A senior Syrian military officer was assassinated over his unwillingness to open fire at anti-government protesters, websites linked to Syrian opposition groups said on Monday.

According to the report, a Syria colonel was killed along with two of his sons as part of what the opposition websites are calling a new policy by Bashar Assad' regime, geared at getting rid of officers who show sympathy toward protesters.

The report came as human rights groups claimed earlier Monday that Syrian forces killed 12 protesters overnight in the central city of Homs in clashes after the death of a tribal leader in custody.

"Homs is boiling. Security forces and the regime thugs have been provoking armed tribes for a month now. But civilians in large numbers also took to the streets in different areas of Homs last night and they were shot at in cold blood," the rights campaigner told Reuters.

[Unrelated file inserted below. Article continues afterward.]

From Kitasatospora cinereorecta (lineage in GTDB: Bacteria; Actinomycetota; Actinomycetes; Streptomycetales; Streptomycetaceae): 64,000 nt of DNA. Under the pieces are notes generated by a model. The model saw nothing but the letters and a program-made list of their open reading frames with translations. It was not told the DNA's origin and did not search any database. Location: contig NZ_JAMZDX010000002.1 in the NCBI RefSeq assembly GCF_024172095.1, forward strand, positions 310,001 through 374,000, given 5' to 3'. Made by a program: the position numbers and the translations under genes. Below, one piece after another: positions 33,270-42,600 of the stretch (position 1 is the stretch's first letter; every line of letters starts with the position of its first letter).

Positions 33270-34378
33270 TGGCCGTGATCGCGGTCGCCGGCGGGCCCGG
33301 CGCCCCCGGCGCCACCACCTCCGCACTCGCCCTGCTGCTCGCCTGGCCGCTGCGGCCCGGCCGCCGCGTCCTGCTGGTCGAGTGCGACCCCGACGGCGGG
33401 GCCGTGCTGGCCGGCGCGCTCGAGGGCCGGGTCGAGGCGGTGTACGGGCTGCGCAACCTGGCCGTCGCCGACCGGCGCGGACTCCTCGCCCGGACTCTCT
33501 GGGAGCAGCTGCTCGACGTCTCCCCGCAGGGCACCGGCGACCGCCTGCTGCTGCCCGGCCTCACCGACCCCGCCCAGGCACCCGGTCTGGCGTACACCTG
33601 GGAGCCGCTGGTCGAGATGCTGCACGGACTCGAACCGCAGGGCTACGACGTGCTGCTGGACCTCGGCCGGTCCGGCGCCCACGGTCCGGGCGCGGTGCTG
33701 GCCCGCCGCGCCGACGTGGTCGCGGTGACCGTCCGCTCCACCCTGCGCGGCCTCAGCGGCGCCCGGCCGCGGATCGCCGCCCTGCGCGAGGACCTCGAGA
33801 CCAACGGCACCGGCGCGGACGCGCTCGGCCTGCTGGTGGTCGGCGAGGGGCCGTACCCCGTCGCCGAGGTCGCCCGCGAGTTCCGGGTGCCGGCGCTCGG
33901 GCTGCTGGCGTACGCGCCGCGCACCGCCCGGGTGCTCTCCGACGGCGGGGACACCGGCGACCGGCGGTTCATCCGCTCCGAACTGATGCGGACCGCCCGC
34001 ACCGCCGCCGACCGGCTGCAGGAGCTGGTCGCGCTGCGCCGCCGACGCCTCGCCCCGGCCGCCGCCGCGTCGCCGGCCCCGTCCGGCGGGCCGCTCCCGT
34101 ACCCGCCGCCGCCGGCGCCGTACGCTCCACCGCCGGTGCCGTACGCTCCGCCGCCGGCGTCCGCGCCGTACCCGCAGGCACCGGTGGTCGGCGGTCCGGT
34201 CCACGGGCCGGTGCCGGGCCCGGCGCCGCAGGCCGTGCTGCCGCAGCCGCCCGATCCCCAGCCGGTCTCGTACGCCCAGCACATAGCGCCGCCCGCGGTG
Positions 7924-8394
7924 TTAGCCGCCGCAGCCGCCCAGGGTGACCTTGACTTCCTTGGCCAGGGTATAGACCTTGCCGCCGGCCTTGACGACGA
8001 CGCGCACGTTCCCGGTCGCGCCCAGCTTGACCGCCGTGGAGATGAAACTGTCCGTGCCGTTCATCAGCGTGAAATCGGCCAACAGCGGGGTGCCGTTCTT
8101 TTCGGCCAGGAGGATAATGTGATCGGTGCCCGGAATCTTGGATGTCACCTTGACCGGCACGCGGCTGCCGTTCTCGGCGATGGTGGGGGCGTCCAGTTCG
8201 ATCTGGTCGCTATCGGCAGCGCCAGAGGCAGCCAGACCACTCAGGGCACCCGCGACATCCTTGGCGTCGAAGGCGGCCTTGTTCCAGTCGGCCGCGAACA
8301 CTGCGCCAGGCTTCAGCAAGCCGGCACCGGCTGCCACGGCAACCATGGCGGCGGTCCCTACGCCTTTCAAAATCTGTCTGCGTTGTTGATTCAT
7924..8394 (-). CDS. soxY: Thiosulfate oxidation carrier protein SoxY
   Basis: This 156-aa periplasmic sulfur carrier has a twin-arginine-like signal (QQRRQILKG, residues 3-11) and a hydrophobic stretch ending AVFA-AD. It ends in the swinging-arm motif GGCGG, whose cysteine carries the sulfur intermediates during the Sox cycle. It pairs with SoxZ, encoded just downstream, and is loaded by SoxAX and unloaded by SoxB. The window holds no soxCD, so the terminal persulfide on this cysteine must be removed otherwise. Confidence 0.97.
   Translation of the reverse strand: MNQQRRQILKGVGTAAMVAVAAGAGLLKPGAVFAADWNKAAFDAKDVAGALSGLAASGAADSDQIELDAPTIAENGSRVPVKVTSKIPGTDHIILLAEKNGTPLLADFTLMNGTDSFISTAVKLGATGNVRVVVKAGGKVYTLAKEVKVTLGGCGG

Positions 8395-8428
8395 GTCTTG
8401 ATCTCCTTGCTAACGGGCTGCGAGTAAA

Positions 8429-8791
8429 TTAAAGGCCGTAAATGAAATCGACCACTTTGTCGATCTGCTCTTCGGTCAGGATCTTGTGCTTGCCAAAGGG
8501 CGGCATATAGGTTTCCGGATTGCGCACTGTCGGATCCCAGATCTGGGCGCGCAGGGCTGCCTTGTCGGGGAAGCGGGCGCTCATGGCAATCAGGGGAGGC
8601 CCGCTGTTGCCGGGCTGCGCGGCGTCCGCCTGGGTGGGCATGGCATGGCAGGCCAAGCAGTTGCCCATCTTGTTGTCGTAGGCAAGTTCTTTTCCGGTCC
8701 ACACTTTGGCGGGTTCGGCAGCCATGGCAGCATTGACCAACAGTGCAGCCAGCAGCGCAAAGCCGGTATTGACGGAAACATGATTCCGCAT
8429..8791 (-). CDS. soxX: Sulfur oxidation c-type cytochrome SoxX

The violence comes shortly after Syrian security forces killed three mourners on a highway outside the town of Talbiseh, slightly north of Homs, on Sunday when they opened fire on a funeral that had turned into a demonstration, two witnesses said.

They had been attending the funeral of a man killed the day before by security forces, the witnesses said. The mourners marched across a bridge on the highway near where security police and gunmen loyal to President Bashar Assad were stationed.

Despite Assad's promises of reform such as lifting the decades-old emergency laws, protests continued to erupt in several cities in Syria with thousands of people taking to the streets to call for greater freedom.

Thousands of protesters in the southern town of Suweida participated in a rally to mark Evacuation Day, commemorating the departure of the last French soldiers 65 years ago and Syria's proclamation of independence.